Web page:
For Celtic Football Club, the season of 1962-63 was turning out to be one of those when the bad rather outweighed the good. The club had failed to qualify from their League Cup section; had lost in the final of the Glasgow Cup to Third Lanark; the first foray in the Fairs Cup had ended in the first round when they lost 2-4 to Valencia; and Celtic were lying in fourth place in the league table, some ten points behind leaders Rangers.
The good news was that Celtic had reached the final of the Scottish Cup, having comfortably disposed of Raith Rovers 5-2 at Ibrox in the semi-final. That match, however, was some weeks away, there were six matches left in the league campaign and on this day in 1963, the players of Third Lanark took the short journey over from Cathkin Park for the clubs second league meeting of the season, Thirds having won the first 2-0.
If things were not great for Celtic, they were worse for the Hi Hi. Off the field, the financial affairs of Third Lanark were in disarray, the subject of much discussion in the press and among the support, with the role of the directors – and particularly the Chairman – constantly under scrutiny. The very impressive side of the late 50s and early 60s had been broken up, with several players transferred to raise money to keep the club on an even keel. And, as usually happens in cases like that for clubs out-with the top rank, the players coming in are not as good as the ones who left.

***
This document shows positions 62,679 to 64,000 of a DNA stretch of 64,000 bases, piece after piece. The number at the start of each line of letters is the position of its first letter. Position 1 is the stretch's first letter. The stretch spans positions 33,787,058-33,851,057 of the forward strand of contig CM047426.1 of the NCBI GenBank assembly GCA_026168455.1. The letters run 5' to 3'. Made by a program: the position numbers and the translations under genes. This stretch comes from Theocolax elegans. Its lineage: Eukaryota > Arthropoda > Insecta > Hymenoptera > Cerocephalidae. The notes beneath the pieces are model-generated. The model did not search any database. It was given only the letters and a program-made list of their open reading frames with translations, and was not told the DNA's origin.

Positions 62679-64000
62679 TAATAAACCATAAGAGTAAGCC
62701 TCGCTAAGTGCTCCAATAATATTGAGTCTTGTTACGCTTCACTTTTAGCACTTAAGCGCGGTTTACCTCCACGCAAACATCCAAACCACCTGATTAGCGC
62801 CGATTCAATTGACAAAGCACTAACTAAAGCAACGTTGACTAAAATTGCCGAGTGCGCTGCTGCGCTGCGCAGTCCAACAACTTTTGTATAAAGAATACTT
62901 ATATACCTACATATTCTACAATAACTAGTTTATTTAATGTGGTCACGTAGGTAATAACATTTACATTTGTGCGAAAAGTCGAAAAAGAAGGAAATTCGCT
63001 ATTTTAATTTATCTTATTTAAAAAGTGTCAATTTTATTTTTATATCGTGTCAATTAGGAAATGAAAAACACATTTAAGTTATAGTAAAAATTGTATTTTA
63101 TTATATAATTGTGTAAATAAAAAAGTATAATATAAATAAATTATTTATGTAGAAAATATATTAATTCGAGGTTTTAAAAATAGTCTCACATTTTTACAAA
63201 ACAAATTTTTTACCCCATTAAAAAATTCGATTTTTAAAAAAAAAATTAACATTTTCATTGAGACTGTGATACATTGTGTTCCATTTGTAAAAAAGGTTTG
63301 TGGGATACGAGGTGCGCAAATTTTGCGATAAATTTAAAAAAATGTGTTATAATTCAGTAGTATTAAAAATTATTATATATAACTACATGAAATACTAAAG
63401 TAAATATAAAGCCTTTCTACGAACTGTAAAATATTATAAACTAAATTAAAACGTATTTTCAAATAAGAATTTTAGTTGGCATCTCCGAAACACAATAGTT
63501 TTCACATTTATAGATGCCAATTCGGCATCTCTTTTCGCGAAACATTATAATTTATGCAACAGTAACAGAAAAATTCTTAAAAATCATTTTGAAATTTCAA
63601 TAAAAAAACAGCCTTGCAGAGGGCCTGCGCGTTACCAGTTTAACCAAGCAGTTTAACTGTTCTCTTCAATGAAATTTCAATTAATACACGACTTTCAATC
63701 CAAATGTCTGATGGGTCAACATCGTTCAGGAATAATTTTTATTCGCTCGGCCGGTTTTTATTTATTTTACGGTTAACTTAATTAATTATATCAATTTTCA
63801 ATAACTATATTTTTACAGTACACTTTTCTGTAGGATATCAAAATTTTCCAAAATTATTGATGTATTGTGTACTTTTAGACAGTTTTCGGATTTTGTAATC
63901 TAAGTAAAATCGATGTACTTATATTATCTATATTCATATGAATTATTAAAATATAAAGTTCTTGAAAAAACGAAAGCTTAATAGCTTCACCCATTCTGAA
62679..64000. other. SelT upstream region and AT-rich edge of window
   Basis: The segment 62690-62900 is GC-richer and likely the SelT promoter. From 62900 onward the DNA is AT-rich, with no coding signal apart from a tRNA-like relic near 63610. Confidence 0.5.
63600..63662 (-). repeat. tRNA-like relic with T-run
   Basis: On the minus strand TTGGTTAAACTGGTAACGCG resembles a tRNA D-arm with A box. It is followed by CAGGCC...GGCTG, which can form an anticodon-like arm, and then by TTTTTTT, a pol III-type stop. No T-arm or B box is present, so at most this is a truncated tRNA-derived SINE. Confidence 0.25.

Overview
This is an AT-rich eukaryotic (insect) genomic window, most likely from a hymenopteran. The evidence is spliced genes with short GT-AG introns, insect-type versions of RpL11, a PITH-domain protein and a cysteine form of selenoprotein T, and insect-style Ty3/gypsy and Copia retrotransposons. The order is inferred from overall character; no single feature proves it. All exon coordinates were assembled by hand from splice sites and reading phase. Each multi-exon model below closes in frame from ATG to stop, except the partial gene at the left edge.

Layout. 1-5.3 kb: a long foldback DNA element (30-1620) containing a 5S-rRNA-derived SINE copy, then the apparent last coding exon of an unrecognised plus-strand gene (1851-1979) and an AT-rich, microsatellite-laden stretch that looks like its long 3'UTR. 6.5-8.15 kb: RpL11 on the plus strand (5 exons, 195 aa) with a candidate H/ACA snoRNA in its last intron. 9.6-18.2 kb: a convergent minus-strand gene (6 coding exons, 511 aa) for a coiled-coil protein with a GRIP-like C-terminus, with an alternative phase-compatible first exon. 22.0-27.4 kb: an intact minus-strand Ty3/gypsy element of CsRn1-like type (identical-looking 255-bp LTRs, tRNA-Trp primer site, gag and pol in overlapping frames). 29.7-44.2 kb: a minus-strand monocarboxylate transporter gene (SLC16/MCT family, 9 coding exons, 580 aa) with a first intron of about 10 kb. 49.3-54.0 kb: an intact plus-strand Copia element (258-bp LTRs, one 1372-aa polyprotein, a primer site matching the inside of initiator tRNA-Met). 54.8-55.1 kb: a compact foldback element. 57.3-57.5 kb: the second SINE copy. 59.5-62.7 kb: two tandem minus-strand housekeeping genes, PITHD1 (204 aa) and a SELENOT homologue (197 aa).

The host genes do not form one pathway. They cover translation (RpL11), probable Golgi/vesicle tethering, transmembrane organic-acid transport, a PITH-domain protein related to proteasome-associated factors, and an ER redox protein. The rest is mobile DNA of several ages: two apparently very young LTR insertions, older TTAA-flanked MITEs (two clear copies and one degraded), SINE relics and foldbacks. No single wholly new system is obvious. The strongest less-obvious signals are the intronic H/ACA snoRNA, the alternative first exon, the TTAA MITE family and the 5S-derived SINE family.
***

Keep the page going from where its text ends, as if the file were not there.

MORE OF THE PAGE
Only 14,000 bothered to turn up for this match, when the Celtic side was Frank Haffey, Dunky McKay, Willie O’Neill, John McNamee, Billy McNeill, Billy Price, Steve Chalmers, Bobby Craig, John Divers, Bobby Murdoch and Frank Brogan.
Craig opened the scoring for Celtic in 25 minutes, Cunningham equalised for the visitors two minutes later and then Craig again, in the 35th minute, made it 2-1 for Celtic. And, in spite of a great deal of effort by both sides in the second half, that was also the score at the final whistle, keeping Celtic in fourth spot and Third Lanark 14th in the 18-team league.
NB Cathkin Park is still there, minus the stands and dressing rooms. The original terracings are still in situ although quite overgrown with grass, or more accurately, weeds. If you head up Cathcart Road towards Hampden, you will pass a road called Myrtle Park, then just beyond there, on the left side, there is a small group of houses and beside that, a staircase taking you up a hill. Go up the steps and once you reach the top, Cathkin is right in front of you.